Reduced oxidative metabolism, increased anaerobic glycolysis, increased lactate acidosis77
                           Increased infarct size"
                           Increased haemorrhagic transformation of the infarct7*-"0
                           Damage blood-brain barrier11
                           Increased cerebral oedema71
                           Reduced regional cerebral blood flow and cerebrovascular reserve12

                   not, is associated with an increased mortality and reduced functional
                   outcome after stroke, irrespective of its subtype12-61'63-66'73'74. However,
                   this is not a universal finding75 and some studies have reported a
                   univariate, but not multivariate, relationship suggesting that glucose is

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                   not in the direct causal pathway linking stroke with outcome 76 .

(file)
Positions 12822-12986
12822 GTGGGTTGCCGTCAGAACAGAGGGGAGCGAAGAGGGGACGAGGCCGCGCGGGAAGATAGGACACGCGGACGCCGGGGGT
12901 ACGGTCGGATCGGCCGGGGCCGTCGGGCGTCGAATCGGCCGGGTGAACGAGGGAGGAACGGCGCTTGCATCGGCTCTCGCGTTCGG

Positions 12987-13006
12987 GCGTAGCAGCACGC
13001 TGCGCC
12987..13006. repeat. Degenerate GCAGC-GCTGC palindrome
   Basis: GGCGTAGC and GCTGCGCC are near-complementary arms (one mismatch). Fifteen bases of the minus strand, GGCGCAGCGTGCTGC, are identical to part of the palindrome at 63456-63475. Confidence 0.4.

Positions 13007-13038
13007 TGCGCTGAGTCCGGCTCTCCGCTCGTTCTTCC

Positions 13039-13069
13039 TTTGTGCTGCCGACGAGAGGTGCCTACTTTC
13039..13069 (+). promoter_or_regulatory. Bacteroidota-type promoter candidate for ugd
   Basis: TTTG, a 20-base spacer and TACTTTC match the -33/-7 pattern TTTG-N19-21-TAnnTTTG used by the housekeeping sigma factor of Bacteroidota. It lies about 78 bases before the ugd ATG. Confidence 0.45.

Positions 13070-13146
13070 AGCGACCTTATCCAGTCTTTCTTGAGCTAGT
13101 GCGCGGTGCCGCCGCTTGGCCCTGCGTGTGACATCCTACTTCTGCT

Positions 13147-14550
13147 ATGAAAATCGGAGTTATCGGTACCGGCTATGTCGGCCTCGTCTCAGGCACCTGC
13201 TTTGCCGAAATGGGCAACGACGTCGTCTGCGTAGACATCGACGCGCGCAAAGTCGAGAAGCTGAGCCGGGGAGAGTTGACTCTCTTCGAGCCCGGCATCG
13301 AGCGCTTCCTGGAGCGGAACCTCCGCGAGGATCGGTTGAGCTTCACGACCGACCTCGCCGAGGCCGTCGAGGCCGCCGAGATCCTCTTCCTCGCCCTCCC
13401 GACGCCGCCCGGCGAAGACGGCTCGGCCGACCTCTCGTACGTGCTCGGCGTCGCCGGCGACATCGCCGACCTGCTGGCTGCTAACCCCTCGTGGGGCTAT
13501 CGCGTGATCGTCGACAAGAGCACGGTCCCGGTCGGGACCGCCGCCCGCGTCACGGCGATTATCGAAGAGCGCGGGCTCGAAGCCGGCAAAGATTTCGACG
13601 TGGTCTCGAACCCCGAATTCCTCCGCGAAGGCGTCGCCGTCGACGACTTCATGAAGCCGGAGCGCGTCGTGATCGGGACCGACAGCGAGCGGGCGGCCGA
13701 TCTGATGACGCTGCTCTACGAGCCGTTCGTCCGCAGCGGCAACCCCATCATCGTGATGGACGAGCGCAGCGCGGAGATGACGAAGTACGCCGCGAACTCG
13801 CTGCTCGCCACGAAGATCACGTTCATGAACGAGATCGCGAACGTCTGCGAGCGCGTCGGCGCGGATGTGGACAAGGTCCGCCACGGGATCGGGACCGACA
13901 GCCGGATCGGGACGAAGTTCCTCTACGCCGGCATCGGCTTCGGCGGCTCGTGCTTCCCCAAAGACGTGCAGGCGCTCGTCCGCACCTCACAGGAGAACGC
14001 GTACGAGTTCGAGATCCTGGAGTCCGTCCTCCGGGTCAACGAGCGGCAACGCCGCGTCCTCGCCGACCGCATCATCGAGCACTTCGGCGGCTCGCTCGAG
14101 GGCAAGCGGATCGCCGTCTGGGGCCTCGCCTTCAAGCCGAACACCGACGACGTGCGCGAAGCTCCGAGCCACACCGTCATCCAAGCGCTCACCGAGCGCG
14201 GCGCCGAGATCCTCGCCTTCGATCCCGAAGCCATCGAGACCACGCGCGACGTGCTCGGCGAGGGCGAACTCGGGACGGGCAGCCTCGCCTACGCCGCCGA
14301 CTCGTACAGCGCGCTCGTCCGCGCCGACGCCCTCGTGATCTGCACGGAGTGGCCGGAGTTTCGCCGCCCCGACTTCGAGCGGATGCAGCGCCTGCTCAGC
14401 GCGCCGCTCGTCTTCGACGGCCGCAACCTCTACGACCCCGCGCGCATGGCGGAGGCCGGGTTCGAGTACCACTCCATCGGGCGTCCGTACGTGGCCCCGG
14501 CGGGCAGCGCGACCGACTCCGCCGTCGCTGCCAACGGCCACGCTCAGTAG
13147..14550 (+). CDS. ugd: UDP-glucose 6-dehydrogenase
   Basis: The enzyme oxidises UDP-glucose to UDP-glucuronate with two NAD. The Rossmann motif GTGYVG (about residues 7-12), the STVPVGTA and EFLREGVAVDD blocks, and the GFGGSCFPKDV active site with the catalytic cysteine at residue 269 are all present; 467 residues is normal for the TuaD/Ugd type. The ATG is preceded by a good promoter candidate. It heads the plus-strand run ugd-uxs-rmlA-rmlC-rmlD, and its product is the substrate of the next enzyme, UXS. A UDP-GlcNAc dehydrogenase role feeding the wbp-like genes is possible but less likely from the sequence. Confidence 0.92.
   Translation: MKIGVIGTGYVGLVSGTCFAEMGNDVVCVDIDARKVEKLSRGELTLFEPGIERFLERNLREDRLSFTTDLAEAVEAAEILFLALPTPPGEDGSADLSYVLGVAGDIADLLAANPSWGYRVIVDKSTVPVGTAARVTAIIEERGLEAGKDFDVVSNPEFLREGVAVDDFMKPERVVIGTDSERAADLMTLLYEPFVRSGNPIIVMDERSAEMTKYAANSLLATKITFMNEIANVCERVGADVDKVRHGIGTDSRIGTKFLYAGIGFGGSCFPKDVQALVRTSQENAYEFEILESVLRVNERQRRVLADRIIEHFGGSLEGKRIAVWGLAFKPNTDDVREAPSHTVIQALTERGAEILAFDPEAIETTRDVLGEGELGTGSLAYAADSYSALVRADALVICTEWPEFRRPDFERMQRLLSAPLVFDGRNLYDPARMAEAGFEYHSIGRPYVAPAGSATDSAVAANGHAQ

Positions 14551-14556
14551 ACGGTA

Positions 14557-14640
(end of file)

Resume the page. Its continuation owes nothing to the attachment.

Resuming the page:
Lowering glucose
                   The most direct and immediate treatment of hyperglycaemia is to admin-
                   ister insulin. Experimental evidence suggests that insulin is directly neuro-
                   protective in addition to its glucose lowering effect83"85. Treatment of hyper-
                   glycaemia may also reduce rates of infarct haemorrhagic transformation.
                     No large trials have tested the effect of relatively aggressive normalis-
                   ation of glucose levels with insulin and several calls have been made for
                   such a study66'86. Indirect evidence that insulin therapy might be beneficial
                   in stroke comes from the DIGAMI study of diabetics with acute